Skip to main content

Citing Scriptures: Everything That Is, Has Been Before

I was reading Ecclesiastes the other day, and found the verse that I was looking for - the one that I was reminded of when I read Sonnet 59. 

It's Ecclesiastes 1:9, 10 (KJV).
The thing that hath been, it is that which shall be; and that which is done is that which shall be done: and there is no new thing under the sun.
Is there any thing whereof it may be said, See, this is new? it hath been already of old time, which was before us.
 But Shakespeare's Sonnet 59 is a (not so) subtle refutation to the verses' argument that the world repeats itself. Here's what the Bard says about his friend.
If there be nothing new, but that which is
Hath been before, how are our brains beguil'd,
Which, labouring for invention, bear amiss
The second burthen of a former child!
O, that record could with a backward look,
Even of five hundred courses of the sun,
Show me your image in some antique book,
Since mind at first in character was done!
That I might see what the old world could say
To this composed wonder of your frame;
Whether we are mended, or whe'r better they,
Or whether revolution be the same.
O! sure I am, the wits of former days
To subjects worse have given admiring praise.
He argues that even if there had been praises for beauties in the old times, they must have been given to beauties inferior than his friend. Meaning: his friend's beauty 'has not been before'. Tricky Bard.

Duh.

Comments

Popular posts from this blog

Problems with Translating Shakespeare

I've found several articles regarding this on the net. I'm new to the Shakespeare world, therefore I didn't know much about the translation issue.

In the net, there are "study guides" for Shakespeare, such as No Fear Shakespeare which provides students with modern English translation of William Shakespeare. I bet students will find it highly useful, especially those who are not well-acquainted with plays or old classical literatures or writings in verse. Apart from that, I am also aware that there are modern English editions of Shakespeare available in book stores. (I know that accidentally, because I found some quotes on Goodreads which convey Shakespeare's ideas but not in his exact words.)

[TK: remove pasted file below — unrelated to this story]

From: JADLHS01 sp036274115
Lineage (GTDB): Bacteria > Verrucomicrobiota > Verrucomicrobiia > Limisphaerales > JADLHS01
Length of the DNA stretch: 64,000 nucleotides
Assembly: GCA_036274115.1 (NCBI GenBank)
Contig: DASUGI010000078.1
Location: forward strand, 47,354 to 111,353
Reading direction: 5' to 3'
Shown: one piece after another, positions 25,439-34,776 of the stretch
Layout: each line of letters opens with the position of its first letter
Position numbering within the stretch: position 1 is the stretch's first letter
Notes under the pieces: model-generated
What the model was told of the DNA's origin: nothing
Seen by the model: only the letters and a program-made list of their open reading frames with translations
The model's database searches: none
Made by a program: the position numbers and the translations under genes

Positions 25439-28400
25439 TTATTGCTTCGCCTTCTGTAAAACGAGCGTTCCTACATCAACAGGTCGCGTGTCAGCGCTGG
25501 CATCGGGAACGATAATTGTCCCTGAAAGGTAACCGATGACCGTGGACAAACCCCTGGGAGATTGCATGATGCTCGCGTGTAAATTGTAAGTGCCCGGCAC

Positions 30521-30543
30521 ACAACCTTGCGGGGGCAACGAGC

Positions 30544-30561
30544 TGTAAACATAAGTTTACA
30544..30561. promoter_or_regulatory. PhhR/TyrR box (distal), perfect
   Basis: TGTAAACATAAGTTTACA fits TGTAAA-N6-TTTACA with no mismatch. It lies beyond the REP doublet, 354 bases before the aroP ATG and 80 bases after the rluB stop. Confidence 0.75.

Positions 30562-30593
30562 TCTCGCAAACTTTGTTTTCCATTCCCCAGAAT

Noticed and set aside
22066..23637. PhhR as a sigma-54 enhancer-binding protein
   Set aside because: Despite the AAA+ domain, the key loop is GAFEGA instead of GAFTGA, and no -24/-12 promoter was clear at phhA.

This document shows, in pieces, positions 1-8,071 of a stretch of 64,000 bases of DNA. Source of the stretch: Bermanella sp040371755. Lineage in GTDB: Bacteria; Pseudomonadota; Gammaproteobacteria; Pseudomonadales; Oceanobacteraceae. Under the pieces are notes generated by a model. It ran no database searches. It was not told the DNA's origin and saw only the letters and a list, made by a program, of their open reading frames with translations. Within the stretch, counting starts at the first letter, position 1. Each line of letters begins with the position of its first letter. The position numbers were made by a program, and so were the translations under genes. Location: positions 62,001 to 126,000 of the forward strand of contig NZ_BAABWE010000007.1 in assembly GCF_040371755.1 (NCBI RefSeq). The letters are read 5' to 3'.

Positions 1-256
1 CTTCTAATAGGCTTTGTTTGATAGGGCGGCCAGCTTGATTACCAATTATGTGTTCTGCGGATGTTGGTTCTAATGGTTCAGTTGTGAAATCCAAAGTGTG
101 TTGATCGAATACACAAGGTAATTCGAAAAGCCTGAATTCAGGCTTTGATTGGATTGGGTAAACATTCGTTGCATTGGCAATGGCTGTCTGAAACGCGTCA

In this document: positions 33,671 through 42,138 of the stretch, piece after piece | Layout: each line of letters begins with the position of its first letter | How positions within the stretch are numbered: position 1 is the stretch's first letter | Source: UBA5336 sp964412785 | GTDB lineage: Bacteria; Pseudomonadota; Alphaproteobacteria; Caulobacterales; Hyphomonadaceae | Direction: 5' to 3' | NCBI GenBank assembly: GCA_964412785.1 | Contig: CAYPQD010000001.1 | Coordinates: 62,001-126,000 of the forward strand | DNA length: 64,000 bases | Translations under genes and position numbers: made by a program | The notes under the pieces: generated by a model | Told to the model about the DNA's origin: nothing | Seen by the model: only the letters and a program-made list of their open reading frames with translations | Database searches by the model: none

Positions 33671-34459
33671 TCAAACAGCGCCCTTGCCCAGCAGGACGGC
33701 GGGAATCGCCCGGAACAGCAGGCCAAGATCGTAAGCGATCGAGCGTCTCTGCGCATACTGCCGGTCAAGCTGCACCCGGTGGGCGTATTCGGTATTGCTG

On the other hand, there are people like David Crystal, which I highly respect (truly I love everything he says about Shakespeare's words and also original pronunciation), who insists that no translation is needed in understanding Shakespeare. There is even a debate …

Henry V: Self-Punishment on the Death of Bardolph

Prince Hal, and later, the king, Henry V is a complex character with volumes to think, say, and analyse about. Following his character development from Henry IV part 1 through Henry V, it's hard not to relate to him when one comes to what people call 'conflict of interests.'

For me, the worst part of it in Henry V is when he heard that his (former) friend, Bardolph, had been executed for thievery. In many productions, the directors let Henry either see the execution, or at least the hanged man. Kenneth Branagh and Hollow Crown versions even take time for a little flashback, therefore show us that the king remembered Bardolph and all things they had done together in their former days. Both also, through acting, show that the king was sad about it, yet could do nothing.

Reading the play, however, it was quite shocking that the king made no comment upon the hanging, except that it was just and necessary.

Why didn't he say anything about it? Knowing Shakespeare, he could h…

Reasons Why I Dislike Falstaff

I understand well enough that Falstaff is a funny comic character, that he provides more jokes than any other character in whole Shakespeare's canon except Hamlet, if those gloomy jokes are still counted as jokes. I also understand how he's an important character because he promotes the view so different than those considered as virtuous in his era. Nevertheless, I never consider him as a likeable character, no matter how much I laugh on him in the two Henry IV plays.

It's just that he's such a bad friend to Prince Hal. And my term "bad friend" means neither "a friend who robs and steals and pickpockets every once in a while" nor "an indifferently good man who doesn't really care about you" which would make him a good acquaintance. No. He takes both the negatives and combines them. Let me show you why I can't like this man despite all his witty lines.

1. He's a bad association to Hal Like this one is not obvious enough(!). I m…